TAMPA — Be prepared for some hard conversations.
That was the advice Tuesday from Bill & Melinda Gates Foundation officials, as the Hillsborough County School District finishes its first year of rating teachers under a tough new evaluation system.
Teachers might call to complain about big drops in their final scores, program officer Ky Vu told School Board members. Some might be fearing for their jobs.
"And they start saying, 'Okay, I don't agree with this, I don't think that the district is justified in either letting me go or putting me on a performance development plan,' " he said at an update meeting. "It's imperative for the district and you to think about how to manage that well."
It's a big change for a district that has typically rated 99.5 percent of all teachers satisfactory, and one-third as perfect. Hillsborough is using its $100 million Gates grant to change those numbers over seven years, tying teacher pay directly to student performance in the classroom and on standardized tests.
Superintendent MaryEllen Elia said tough meetings have been going on all year as principals and peer evaluators help teachers rise to the challenge.
"Right now people are talking to (some) teachers and saying, 'This is what we are seeing, and I don't know if this is the right career for you,' " she said. " 'Are you going to do the things that need to be done so that we can help support a growth in your professional life?' "
Board members say they've already gotten some calls.
"At first, there was anxiety," said April Griffin, describing one conversation with a teacher. "In working with her evaluator and principal, it worked itself out."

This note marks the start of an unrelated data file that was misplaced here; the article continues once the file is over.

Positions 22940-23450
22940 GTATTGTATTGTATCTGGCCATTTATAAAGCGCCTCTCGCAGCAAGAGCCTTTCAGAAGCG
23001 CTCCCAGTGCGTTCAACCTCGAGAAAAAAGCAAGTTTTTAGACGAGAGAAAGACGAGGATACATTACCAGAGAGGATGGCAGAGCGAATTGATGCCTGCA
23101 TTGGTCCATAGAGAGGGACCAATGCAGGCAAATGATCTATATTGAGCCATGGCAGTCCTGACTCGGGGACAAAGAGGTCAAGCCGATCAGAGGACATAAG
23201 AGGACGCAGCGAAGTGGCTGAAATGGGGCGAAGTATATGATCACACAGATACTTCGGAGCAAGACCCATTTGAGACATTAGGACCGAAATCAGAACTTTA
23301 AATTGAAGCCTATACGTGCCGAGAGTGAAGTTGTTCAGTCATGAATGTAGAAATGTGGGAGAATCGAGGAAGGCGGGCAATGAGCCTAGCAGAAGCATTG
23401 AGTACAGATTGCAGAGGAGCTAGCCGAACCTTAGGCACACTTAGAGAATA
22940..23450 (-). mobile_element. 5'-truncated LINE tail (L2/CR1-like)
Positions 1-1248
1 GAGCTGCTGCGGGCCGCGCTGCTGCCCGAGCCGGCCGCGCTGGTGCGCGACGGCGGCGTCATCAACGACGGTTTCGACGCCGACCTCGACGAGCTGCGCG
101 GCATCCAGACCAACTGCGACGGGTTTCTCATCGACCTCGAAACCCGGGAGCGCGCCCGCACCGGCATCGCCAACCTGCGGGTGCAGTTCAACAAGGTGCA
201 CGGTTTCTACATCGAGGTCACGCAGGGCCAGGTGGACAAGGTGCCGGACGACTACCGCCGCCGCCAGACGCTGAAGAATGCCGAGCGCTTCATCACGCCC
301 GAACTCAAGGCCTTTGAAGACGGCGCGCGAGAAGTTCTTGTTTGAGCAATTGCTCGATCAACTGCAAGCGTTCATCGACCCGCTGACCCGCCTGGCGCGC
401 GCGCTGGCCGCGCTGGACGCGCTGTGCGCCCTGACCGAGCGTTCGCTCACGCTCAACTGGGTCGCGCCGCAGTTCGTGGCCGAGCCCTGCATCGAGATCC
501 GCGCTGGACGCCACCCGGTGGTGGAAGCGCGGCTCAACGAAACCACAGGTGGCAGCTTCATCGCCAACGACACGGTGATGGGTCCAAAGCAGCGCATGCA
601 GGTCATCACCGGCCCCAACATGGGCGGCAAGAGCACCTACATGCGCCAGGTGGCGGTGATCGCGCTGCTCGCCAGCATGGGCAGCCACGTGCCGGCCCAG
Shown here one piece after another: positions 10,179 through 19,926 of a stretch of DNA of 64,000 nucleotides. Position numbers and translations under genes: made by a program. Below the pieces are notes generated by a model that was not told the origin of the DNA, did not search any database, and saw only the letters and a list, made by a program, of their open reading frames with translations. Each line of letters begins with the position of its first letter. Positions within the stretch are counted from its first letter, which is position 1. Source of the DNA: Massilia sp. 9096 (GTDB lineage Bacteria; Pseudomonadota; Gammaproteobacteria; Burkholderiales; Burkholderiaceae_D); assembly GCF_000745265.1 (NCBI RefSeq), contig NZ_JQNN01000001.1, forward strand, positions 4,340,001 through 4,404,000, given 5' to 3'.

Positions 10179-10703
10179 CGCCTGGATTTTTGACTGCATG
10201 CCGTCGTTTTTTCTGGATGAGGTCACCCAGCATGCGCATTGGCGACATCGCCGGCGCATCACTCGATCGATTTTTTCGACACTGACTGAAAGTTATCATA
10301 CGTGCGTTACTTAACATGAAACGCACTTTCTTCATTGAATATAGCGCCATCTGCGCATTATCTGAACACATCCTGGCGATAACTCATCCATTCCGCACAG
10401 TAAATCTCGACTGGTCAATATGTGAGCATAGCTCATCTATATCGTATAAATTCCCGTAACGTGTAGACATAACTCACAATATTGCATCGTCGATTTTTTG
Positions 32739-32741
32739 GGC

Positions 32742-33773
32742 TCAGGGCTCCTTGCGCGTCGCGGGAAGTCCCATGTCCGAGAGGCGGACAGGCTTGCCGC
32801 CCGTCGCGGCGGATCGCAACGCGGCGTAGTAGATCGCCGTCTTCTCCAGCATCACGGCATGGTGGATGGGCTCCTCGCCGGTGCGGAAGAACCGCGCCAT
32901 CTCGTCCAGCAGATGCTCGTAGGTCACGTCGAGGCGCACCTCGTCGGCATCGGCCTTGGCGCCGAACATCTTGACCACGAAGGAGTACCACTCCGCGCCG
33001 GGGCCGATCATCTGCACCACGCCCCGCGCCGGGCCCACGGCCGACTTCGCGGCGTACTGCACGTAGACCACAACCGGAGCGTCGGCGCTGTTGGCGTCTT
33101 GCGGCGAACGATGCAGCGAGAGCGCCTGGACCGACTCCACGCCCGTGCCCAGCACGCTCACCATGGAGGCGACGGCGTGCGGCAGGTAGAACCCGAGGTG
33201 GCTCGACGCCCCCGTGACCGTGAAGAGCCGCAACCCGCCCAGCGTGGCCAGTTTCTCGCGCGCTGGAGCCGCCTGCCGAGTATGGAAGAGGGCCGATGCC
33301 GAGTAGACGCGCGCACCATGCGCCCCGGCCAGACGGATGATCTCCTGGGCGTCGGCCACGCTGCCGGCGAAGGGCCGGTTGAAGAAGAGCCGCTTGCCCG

Board member Candy Olson voiced worries about the long hours principals are spending observing teachers. Some have less time for the things that make schools run smoothly, such as connecting with kids in the cafeteria or chatting with parents before school, she said.
"I hope we're not burning people out," added board member Jack Lamb.
Elia said some of those stresses come with learning a new system. It will be worth it if teachers can be helped to improve, rather than being shoved out the door.
"They all want to get better, and we're helping them to do that," Elia said.
Vu said Hillsborough's success at working through problems with its teachers' union has set it apart from other reform efforts. And the Gates Foundation has high hopes to replicate its model across the nation.
But he said states or districts are making a mistake if they think it's possible to legislate such changes without focusing on how to make it stick.
"That takes a lot of training," Vu said. "I don't think you can just assume it's going to happen."
Tom Marshall can be reached at email@example.com or (813) 226-3400.